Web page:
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An experiment to control nonnative fish in the Colorado River, Grand Canyon, Arizona

Fact Sheet 2011-3093

By:
,
DOI: 10.1038/309432a0

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Abstract

The humpback chub (Gila cypha) is an endangered native fish found only in the Colorado River Basin. In Grand Canyon, most humpback chub are found in the Little Colorado River and its confluence with the Colorado River. For decades, however, nonnative rainbow trout (Oncorhynchus mykiss) and brown trout (Salmo trutta), which prey on and compete with native fish, have dominated the Grand Canyon fish community. Between 2003 and 2006, scientists with the U.S. Geological Survey and Arizona Game and Fish Department experimentally removed 23,266 nonnative fish from a 9.4-mile-long reach of the Colorado River near where it joins the Little Colorado River. During the experiment, rainbow trout were reduced by as much as 90% and native fish abundance apparently increased in the reach. Concurrent environmental changes and a decrease in rainbow trout throughout the river make it difficult to determine if the apparent increase in native fish was the result of the experiment.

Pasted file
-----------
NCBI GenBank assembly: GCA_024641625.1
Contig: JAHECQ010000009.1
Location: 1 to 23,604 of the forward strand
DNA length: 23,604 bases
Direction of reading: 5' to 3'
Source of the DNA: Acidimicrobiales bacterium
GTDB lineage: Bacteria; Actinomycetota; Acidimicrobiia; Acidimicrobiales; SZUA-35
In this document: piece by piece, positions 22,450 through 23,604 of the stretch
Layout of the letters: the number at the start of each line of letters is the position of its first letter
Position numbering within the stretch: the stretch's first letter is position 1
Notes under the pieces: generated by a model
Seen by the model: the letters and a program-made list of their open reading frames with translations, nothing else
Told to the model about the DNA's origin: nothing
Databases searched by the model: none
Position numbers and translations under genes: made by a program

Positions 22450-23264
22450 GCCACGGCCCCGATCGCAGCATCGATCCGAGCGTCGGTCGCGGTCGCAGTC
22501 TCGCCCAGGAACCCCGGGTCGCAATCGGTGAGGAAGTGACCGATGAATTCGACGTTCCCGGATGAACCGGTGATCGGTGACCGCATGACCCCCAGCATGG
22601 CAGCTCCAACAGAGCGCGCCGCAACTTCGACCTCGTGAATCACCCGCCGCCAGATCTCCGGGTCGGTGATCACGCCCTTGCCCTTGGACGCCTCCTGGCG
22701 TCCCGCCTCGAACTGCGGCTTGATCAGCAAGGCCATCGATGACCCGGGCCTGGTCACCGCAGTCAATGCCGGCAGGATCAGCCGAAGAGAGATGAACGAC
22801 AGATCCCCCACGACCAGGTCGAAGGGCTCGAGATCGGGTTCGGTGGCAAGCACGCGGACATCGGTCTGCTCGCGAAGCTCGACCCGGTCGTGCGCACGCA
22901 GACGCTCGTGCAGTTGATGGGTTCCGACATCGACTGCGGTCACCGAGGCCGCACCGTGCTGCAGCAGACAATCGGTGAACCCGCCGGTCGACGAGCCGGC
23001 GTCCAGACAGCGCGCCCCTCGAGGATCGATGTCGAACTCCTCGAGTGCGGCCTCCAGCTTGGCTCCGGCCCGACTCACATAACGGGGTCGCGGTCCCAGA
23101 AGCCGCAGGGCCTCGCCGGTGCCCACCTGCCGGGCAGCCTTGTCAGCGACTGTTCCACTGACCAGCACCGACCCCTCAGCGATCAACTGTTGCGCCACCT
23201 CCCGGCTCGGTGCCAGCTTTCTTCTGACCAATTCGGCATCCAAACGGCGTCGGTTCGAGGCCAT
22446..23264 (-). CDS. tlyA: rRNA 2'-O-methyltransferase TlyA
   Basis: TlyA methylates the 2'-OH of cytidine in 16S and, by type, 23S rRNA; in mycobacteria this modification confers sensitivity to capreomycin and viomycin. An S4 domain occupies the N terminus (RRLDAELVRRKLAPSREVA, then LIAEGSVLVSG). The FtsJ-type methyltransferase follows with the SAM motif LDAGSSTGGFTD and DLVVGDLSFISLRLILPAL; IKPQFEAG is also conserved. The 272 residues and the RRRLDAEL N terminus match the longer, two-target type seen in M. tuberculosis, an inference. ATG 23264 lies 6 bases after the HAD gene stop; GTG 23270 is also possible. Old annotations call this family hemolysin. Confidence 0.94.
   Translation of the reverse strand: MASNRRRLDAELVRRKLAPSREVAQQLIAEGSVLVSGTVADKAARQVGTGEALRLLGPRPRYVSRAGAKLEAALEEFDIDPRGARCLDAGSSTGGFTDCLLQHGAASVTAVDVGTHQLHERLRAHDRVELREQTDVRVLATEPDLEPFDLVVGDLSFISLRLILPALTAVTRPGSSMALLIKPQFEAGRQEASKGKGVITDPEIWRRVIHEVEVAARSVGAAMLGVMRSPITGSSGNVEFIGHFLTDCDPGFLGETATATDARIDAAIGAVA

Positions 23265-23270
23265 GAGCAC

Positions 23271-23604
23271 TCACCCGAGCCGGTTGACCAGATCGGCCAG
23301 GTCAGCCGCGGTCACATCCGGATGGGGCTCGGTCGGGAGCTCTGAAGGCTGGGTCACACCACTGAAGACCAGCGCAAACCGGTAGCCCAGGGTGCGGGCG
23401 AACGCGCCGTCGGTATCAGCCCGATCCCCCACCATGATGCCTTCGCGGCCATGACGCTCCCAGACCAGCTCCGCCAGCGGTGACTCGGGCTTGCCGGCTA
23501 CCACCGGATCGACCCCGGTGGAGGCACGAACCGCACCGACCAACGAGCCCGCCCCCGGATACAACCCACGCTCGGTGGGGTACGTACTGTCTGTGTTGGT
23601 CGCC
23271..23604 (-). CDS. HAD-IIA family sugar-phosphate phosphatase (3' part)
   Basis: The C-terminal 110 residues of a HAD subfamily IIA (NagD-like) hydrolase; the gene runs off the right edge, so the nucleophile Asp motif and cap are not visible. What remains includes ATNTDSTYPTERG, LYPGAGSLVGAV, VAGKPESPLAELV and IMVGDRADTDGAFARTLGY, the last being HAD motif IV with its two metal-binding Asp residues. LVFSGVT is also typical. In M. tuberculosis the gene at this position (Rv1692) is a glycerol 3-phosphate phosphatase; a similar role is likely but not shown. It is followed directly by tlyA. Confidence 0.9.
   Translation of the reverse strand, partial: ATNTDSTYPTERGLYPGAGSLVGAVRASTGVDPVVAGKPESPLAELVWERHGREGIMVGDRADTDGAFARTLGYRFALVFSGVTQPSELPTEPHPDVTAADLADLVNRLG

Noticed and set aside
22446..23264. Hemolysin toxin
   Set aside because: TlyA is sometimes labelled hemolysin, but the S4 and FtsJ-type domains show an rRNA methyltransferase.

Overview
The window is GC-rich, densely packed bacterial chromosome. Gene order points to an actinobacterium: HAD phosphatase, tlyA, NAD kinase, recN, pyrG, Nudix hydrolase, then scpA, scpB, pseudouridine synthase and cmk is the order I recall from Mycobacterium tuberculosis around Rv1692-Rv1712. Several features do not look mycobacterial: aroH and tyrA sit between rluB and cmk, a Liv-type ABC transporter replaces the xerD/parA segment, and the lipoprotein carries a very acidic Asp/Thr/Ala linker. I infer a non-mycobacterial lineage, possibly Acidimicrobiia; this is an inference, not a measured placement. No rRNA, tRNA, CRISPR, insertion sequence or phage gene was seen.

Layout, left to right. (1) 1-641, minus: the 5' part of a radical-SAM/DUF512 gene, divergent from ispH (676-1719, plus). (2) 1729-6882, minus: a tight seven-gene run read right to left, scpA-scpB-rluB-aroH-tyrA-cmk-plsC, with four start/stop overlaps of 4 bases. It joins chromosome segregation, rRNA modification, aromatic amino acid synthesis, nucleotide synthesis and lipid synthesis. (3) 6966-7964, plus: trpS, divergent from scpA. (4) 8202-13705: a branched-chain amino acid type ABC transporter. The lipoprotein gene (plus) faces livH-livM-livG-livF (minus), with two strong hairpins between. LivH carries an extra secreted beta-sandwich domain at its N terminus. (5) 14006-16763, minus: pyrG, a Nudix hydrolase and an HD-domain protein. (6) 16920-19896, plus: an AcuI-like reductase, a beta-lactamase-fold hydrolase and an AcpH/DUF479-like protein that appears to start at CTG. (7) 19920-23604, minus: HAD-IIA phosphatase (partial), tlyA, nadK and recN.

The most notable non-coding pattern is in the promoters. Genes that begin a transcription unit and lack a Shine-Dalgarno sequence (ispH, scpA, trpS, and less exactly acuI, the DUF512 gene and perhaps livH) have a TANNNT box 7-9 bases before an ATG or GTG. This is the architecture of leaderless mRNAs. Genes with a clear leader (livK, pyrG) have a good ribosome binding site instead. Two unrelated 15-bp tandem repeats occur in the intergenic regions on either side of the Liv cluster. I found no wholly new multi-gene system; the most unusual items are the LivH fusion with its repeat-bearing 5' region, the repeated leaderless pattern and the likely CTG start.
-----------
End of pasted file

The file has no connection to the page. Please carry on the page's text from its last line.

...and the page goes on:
Geospatial Extents

Additional Publication Details

Publication type:
Report
Publication Subtype:
USGS Numbered Series
Title:
An experiment to control nonnative fish in the Colorado River, Grand Canyon, Arizona
Series title:
Fact Sheet
Series number:
2011-3093
DOI:
10.1038/309432a0
Year Published:
2011
Language:
English
Publisher:
U.S. Geological Survey
Publisher location:
Reston, VA
Contributing office(s):
Southwest Biological Science Center
Description:
2 p.
First page:
1
Last page:
2
Number of Pages:
2
Time Range Start:
2003-01-01
Time Range End:
2006-12-30
Country:
United States
State:
Arizona
Other Geospatial:
Grand Canyon
Online Only (Y/N):
N
Additional Online Files(Y/N):
N